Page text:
Tokyo Bound by Nicolas Trudgian (AP)
SOLD OUT
On April 18, 1942, under the leadership of Lieutenant Colonel Jimmy Doolittle, a small force of B-25 Mitchell light bombers set forth on one of the most audacious air raids of World War II. Launching in a rough sea from the heaving deck of the carr......NOT
AVAILABLE
On April 18, 1942, under the leadership of Lieutenant Colonel Jimmy Doolittle, a small force of B-25 Mitchell light bombers set forth on one of the most audacious air raids of World War II.  Launching in a rough sea from the heaving deck of the carri......
Tokyo Bound by Nicolas Trudgian (B)
Price : £290.00
On April 18, 1942, under the leadership of Lieutenant Colonel Jimmy Doolittle, a small force of B-25 Mitchell light bombers set forth on one of the most audacious air raids of World War II. Launching in a rough sea from the heaving deck of the carri......

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Aircraft for : Major Griffith P Williams (deceased)
A list of all aircraft associated with Major Griffith P Williams (deceased). A profile page including a list of all art prints for the aircraft is available by clicking the aircraft name.
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Mitchell


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Mitchell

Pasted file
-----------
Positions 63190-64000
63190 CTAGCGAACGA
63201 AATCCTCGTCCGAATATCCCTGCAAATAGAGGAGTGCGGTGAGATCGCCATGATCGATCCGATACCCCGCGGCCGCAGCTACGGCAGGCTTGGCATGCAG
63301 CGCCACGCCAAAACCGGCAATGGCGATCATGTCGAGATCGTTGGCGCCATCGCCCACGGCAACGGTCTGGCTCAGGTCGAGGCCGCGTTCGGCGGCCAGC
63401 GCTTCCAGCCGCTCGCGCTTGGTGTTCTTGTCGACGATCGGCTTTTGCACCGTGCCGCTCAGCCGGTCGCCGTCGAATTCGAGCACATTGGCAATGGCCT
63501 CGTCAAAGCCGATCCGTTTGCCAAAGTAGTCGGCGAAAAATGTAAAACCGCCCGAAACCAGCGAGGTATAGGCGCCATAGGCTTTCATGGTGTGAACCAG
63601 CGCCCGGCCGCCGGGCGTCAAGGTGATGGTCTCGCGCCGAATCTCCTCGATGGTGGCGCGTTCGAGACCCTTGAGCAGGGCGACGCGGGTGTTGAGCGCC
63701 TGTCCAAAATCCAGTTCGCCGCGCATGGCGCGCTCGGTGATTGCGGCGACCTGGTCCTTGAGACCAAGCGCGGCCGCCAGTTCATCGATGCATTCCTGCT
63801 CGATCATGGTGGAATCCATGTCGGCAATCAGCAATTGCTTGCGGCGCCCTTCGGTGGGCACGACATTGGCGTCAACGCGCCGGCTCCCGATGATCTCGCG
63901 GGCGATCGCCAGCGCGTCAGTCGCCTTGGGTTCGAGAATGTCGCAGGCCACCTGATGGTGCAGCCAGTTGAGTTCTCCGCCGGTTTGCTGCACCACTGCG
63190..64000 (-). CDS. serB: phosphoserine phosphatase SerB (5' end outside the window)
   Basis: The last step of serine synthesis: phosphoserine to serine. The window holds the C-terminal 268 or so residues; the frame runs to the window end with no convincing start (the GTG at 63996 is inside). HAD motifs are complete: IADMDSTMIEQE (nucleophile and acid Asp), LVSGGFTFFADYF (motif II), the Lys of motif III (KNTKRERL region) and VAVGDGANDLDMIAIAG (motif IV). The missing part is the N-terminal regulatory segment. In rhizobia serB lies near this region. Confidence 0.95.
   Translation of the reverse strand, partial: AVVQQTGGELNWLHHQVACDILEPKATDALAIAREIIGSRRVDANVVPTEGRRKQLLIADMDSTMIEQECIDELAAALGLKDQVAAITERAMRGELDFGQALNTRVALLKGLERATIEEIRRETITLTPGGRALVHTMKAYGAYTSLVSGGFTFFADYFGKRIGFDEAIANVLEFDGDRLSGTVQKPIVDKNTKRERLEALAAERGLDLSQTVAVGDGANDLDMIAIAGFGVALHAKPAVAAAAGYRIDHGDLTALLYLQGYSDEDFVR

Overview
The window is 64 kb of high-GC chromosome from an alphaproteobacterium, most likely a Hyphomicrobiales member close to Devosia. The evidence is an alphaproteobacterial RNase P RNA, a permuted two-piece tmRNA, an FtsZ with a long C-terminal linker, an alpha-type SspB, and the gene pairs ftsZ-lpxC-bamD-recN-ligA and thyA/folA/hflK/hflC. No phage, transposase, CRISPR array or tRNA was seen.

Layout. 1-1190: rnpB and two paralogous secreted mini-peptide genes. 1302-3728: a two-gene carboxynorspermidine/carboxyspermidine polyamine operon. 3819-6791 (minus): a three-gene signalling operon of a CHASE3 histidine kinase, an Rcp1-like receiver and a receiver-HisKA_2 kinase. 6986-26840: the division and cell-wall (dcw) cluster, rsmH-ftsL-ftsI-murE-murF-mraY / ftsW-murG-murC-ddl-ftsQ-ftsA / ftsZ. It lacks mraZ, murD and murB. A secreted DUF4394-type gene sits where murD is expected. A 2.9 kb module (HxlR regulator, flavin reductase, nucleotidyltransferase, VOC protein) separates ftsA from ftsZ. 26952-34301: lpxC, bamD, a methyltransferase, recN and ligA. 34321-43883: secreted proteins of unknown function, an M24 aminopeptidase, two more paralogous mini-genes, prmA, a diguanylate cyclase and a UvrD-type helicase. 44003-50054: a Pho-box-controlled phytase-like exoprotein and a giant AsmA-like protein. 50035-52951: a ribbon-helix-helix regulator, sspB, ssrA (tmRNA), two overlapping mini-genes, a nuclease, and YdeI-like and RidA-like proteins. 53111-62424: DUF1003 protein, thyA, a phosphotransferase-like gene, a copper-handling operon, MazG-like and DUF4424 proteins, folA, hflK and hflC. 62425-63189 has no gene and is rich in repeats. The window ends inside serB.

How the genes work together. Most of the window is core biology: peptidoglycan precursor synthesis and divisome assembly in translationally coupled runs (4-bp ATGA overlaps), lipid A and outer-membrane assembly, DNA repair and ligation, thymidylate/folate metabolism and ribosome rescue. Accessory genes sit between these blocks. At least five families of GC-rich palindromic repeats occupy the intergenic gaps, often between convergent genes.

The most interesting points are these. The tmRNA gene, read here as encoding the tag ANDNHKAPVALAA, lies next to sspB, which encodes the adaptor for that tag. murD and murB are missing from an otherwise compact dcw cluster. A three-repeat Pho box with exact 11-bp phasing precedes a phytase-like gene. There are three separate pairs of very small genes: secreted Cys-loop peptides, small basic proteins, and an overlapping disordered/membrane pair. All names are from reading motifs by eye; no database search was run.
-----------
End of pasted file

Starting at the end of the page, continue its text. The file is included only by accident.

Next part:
On April 18, 1942, Lt. Col. James H. Doolittle led a group of 16 B-25 bombers on a carrier-launched raid on industrial and military targets in Japan. The raid was one of the most daring missions of WW II. Planning for this secret mission began several months earlier, and Jimmy Doolittle, one of the most outstanding pilots and leaders in the United States Army Air Corps was chosen to plan, organize and lead the raid. The plan was to get within 300 or 400 miles of Japan, attack military and industrial targets in Tokyo, Osaka, and Kobe shortly after nightfall, and then fly on to a dawn landing at secret airfields on the coast of China. The twin engine B-25 Mitchell bomber was selected by Doolittle for the mission and practice indicated that it should be possible to launch these aircraft from a carrier deck with less than 500 feet of runway. On April 2, 1942 the USS Hornet and a number of escorts set sail from Alameda, California with the 16 B-25s strapped to its deck. This task force rendezvoused with another including the USS Enterprise, and proceeded for the Japanese mainland. An element of surprise was important for this mission to succeed. When the task force was spotted by a Japanese picket boat, Admiral Halsey made the decision to launch the attack earlier than was planned. This meant that the raiders would have to fly more than 600 miles to Japan, and would arrive over their targets in daylight. It also meant that it would be unlikely that each aircraft would have sufficient fuel to reach useable airfields in China. Doolittle had 50 gallons of additional fuel stowed on each aircraft as well as a dinghy and survival supplies for the likely ditchings at sea which would now take place. At approximately 8:00 AM the Hornets loudspeaker blared, Now hear this: Army pilots, man your planes! Doolittle and his co-pilot R.E. Cole piloted the first B-25 off the Hornets deck at about 8:20 AM. With full flaps, and full throttle the Mitchell roared towards the Hornets bow, just barely missing the ships island superstructure. The B-25 lifted off, Doolittle leveled out, and made a single low altitude pass down the painted center line on the Hornets deck to align his compass. The remaining aircraft lifted off at approximately five minute intervals. The mission was planned to include five three-plane sections directed at various targets. However, Doolittle had made it clear that each aircraft was on its own. He insisted, however, that civilian targets be avoided, and under no circumstances was the Imperial Palace in Tokyo to be bombed. About 30 minutes after taking off Doolittles B-25 was joined by another piloted by Lt. Travis Hoover. These two aircraft approached Tokyo from the north. They encountered a number of Japanese fighter or trainer aircraft, but they remained generally undetected at their low altitude. At 1:30 PM the Japanese homeland came under attack for the first time in the War. From low altitudes the raiders put their cargoes of four 500 pounders into a number of key targets. Despite antiaircraft fire, all the attacking aircraft were unscathed. The mission had been a surprise, but the most hazardous portion of the mission lay ahead. The Chinese were not prepared for the raiders arrival. Many of the aircraft were ditched along the coast, and the crews of other aircraft, including Doolittles were forced to bail out in darkness. There were a number of casualties, and several of the raiders were caught by Japanese troops in China, and some were eventually executed. This painting is dedicated to the memories of those airmen who made the ultimate sacrifice for their country and the thousands of innocent Chinese citizens which were brutally slaughtered as a reprisal for their assistance in rescuing the downed crews.